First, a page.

Over the last decade the state of Ohio has invested over $10 billion in new school construction. Some of these school buildings opened in the mid-2000s, only to be shut down or repurposed just five or six years later. The Dayton Daily News reported in August 2011, for example, that “Trotwood-Madison is closing two elementary schools this fall. The Springfield City School District and Tecumseh Local schools are repurposing a new school building each because they didn’t have the students to fill them.”

This story of new public school buildings being built, and closed in just a few years, is important to understanding the logic behind Governor Kasich’s “Achievement Everywhere” school funding plan. His plan is remarkable because it actually tries to target children and their schools as the locus of public funding, as opposed to funding just school districts. The Kasich plan recognizes the fact that more and more of the state’s students attend schools other than their neighborhood district schools. As such, funding for their education should follow them to their respective school or educational program.

To understand what a shift in thinking this represents a little history is necessary. The public conversation around school funding in Ohio for decades has revolved around issues of “equity” and “adequacy;” between “rich” and “poor” school districts. The first “DeRolph” decision in 1997 by the Ohio Supreme Court, for example, ruled that school funding depended overmuch on local property taxes and thereby perpetuated unacceptable inequities across school districts. Since then, consecutive General Assemblies and governors have pumped more money into the state’s neediest districts. State funding for schools has more than doubled since 1997, and this doesn’t include the $10 billion for new buildings. In recognition of these gains, in its 2013 “Quality Counts” report, Education Week gave Ohio a C+ for its equity score, which placed Ohio in the top third of all states.

But, money for equalizing spending across school districts is increasingly yesterday’s fight. When it comes to families and the schools they choose for their children, district lines are blurring and in many instances becoming less and less important. Consider the following numbers for Ohio:

  • Open enrollment – more than 61,376 students attend a public school outside of their home district. If these students were all in one district it would be larger than the Columbus City School District. There are 29 districts in the state with 20 percent or more of their students as open enrollees, and 12 districts have more than 30 percent of their students enrolled in another school district.
  • Charter schools – almost five percent of all public school students now attend a charter school. Five “Big 8” cities have 20 percent or more of their students enrolled in public charter schools: Cleveland, 28 percent; Dayton, 26 percent; Toledo, 25 percent; Youngstown, 25 percent; and Columbus, 21 percent.
  • E-schools – more than 37,500 children attend a full-time on-line school. This is roughly the same number of kids attending public schools in Cincinnati.
  • Public voucher programs – more than 22,500 students are using vouchers from one of the state’s four voucher programs to attend a private school. This is equal to the combined total number of students enrolled by the Dayton and Youngstown public school systems.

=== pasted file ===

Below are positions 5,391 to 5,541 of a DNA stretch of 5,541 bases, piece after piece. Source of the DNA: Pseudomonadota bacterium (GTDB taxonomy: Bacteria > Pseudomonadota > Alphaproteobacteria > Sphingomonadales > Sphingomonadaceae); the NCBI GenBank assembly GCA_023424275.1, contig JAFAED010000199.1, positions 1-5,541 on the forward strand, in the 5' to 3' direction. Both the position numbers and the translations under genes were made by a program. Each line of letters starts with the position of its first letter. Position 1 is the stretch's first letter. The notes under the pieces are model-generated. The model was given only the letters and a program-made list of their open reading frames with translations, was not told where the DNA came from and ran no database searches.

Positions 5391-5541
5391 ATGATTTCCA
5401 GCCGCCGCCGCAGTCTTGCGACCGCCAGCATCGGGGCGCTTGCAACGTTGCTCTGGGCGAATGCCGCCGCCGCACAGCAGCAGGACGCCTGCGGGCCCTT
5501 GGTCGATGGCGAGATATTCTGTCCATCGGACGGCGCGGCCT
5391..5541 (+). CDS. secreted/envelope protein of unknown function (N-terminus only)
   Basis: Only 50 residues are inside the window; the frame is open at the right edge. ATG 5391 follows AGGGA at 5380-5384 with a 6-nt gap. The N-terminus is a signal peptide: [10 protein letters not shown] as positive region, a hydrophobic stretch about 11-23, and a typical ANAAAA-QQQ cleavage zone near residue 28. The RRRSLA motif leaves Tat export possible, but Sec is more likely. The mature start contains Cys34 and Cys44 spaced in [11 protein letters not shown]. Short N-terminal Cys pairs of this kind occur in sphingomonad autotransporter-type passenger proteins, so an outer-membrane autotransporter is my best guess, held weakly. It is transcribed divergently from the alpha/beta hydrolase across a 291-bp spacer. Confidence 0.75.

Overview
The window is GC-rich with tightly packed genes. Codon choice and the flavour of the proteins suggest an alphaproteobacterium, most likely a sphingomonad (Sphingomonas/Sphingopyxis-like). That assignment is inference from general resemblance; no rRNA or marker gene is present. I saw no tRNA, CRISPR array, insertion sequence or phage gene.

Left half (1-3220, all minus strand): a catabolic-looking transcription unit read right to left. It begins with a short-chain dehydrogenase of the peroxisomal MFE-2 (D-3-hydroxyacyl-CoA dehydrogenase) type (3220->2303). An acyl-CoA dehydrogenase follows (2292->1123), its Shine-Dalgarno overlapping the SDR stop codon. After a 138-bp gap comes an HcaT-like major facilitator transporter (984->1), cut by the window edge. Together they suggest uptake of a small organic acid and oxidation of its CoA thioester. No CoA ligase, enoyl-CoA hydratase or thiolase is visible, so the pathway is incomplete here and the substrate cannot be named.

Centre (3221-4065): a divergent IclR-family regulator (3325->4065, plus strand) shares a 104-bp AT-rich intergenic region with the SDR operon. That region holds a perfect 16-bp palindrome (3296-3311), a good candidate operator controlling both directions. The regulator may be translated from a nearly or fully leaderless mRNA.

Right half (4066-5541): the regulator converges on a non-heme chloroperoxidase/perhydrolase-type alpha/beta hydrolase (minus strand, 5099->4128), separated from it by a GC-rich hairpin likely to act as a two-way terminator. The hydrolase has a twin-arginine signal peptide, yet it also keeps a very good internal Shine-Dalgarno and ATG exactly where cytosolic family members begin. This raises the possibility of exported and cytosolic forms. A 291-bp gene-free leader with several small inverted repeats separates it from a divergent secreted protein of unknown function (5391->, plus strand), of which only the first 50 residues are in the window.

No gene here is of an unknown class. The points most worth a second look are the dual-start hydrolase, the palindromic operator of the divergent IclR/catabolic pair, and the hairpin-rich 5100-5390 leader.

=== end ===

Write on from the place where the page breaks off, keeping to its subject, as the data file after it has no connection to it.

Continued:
The genie of school choice, in its myriad and rapidly evolving forms, is not going back into the bottle. Governor Kasich’s school funding plan recognizes this new reality and tries to make money flow to the school students actually attend. It goes further, and actually protects districts that are losing students through “guarantees” that fund districts for students that are no longer in their schools. This is not sustainable over the long haul, and puts off changes that districts need to make to adjust and survive. It is also inefficient in that it means there are fewer dollars for the schools that actually educate the students.   

School districts, however, are constrained in how fast they can adjust to losing students. Their fixed costs are not just in school buildings that go half empty, but also labor. About 70 percent of a school district’s costs goes to paying teachers. Under state law and restrictive collective bargaining agreements it is hard for school administrators to right-size their teaching force to smaller student counts. Most districts, Cleveland being an exception because of recently passed legislation giving them increased flexibility; have to reduce their teaching ranks solely by seniority. This means as districts shrink those teachers left behind are the most senior and costly. This further reduces the ability of districts to adapt.

These are tough realities. Governor Kasich’s Achievement Everywhere plan is controversial in part because it recognizes that some school districts are losing the competition for students. It, rightly, goes further by offering districts more flexibility to adapt, and through the Straight A Program provides grants for districts and their partners to seek out innovations that can help districts become more effective. Governor Kasich’s plan isn’t perfect, but it does move Ohio into the future.   

This article appeared in today's edition of The Columbus Dispatch.

Terry Ryan was Vice-President for Ohio Programs and Policy at the Thomas B. Fordham Institute, and a Research Fellow at the Hoover Research Institution.

He is the author, with Chester E. Finn, Jr. and Michael Lafferty of Ohio’s Education Reform Challenges: Lessons from the Frontlines (Palgrave Macmillan, 2010).